Officials said they aren't sure how the cat wound up in Sacramento.

MacEwan's daughter was four years old when her cat disappeared, and officials said she is now looking forward to being reunited with her childhood pet.

Bigfoot Gets Some New Kicks

ROCHESTER, Minn. (AP) — German shoemaker Georg Wessels traveled across the pond this week to personally deliver some king-size footwear to a Rochester man.

Igor Vovkovinskiy, who stands at 7-foot-8, received three pairs of size-26 shoes crafted specifically to fit his feet.

As part of his business, Wessels makes shoes free-of-charge for the world's 10 tallest people, which include the 23-year-old Ukrainian immigrant.

Wessels said he gets a kick out of helping tall people get properly fitting footwear. "I'm a little bit proud, of course," he said. "We like to make friends all over the world."

Vovkovinskiy, who works for Mayo Clinic's computer help line, said he was in need of the new shoes, having worn one pair for the past three years.

"I was embarrassed to go to the Mayo Clinic with my shoes this year because they are so black and worn out," he said. "Now it's like a new beginning."

Wessels' family has been making shoes since 1745. But not until Georg took over, did the company start specializing in super-sized shoes.

The extra-large shoes are made with material from Red Wing Shoe Company, located in Red Wing. The soles of Vovkovinskiy's shoes were designed using molds of his feet.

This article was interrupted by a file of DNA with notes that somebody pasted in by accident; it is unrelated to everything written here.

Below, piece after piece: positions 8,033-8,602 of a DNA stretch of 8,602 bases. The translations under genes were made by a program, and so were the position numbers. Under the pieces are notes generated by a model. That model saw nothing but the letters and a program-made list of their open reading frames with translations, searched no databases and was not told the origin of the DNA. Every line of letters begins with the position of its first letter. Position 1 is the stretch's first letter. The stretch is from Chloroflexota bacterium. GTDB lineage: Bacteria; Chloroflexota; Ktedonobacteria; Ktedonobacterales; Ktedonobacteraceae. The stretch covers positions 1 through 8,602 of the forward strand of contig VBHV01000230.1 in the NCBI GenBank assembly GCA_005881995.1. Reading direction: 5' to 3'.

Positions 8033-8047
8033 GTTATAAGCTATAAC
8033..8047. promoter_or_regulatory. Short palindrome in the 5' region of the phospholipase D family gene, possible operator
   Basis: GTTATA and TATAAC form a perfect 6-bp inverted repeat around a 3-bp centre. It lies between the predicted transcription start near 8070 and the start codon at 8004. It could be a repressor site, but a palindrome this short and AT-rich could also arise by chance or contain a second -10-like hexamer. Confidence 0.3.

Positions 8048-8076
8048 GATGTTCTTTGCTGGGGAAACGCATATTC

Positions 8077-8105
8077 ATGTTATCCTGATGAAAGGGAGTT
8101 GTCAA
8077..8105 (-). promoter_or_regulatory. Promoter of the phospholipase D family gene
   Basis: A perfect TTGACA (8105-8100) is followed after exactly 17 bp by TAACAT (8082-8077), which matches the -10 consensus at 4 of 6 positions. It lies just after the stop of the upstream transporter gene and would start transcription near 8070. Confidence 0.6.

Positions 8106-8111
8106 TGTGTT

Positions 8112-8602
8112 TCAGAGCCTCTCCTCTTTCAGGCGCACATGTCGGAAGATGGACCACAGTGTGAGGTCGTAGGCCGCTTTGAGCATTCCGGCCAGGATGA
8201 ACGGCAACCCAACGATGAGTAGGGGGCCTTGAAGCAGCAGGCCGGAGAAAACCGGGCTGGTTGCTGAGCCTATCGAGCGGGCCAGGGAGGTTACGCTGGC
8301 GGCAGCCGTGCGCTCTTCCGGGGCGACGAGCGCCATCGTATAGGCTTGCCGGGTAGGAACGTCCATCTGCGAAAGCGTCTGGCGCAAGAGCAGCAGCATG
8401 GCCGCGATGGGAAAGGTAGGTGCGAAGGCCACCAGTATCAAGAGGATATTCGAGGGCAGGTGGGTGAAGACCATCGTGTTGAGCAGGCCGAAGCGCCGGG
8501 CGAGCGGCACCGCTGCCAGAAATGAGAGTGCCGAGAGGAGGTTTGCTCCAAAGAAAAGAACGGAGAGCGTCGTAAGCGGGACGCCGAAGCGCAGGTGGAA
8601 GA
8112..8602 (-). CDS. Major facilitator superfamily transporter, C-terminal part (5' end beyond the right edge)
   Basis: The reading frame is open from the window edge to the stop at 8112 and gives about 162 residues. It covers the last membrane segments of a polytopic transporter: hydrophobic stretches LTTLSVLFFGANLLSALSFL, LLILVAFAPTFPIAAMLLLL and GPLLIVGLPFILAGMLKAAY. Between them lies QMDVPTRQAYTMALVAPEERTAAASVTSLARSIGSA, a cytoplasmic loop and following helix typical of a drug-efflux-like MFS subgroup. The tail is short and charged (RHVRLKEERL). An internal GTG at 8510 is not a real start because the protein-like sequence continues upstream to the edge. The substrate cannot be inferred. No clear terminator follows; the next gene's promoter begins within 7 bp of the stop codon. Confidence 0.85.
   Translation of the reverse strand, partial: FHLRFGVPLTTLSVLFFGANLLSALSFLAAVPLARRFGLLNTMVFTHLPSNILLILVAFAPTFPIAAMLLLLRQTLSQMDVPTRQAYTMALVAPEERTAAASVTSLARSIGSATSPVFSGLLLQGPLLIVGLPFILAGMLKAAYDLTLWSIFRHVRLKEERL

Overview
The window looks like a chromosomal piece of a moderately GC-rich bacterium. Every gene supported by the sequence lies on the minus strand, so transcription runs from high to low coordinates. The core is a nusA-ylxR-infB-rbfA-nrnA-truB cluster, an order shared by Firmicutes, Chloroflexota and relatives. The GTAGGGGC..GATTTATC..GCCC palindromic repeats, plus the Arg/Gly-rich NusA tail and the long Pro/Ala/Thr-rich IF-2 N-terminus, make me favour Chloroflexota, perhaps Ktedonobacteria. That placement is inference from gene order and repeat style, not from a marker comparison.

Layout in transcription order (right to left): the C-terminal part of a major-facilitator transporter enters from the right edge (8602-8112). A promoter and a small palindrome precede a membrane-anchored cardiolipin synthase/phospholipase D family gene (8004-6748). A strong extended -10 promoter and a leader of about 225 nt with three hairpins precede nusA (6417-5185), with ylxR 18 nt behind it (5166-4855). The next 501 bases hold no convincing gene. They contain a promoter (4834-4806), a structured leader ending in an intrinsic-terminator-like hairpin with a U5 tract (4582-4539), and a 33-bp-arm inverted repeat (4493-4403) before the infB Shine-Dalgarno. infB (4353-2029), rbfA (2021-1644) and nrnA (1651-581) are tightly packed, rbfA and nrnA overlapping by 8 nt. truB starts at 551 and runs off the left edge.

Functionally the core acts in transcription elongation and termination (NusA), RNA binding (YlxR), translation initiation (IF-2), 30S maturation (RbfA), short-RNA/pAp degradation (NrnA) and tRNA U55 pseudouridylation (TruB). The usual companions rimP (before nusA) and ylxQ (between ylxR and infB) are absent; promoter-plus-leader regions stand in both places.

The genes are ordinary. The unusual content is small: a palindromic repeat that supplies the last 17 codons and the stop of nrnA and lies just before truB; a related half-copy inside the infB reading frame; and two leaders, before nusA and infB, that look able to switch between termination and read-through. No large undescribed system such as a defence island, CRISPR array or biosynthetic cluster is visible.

As the weather warms, Vovkovinskiy looks forward to trying his new custom-made sandals, he said. "It's going to be different in the summer to have (shoes) that actually breathe," he said.

They Must've Taken Too Many Misfortune Cookies

DES MOINES, Iowa (AP) — Wendy Dershem may think twice before leaving that egg roll on her plate at her next Chinese buffet.

The Des Moines woman, her boyfriend and her two children were kicked out of a restaurant last week after management accused her of leaving too much food on her plate.

"They told us we are not welcome there anymore," said Dershem, a repeat customer at the Dragon House buffet. "We waste too much food. But the buffet is all you can eat. And you know kids. They won't always eat everything and they want something else."

Dershem said she paid her $5.95 fee but was abruptly told to leave after eating one plate of food.

"They just take one bite and throw it away," said cashier Lin Huyen. "They take four egg rolls and crab rangoon, take one bite of egg roll and throw the whole plate. That is wasting food."

Dershem said she was shocked by the scolding and complained to management.

Dragon House manager Kent Cao said his restaurant offers all you can eat buffet, not all you can waste. Dershem's family took food, didn't finish it and then piled on the same food again, he said.

"Shes done that too many times," Cao said. "We would welcome her back if she has respect and knows what she wants."

Compiled by FOXNews.com's Taylor Timmins.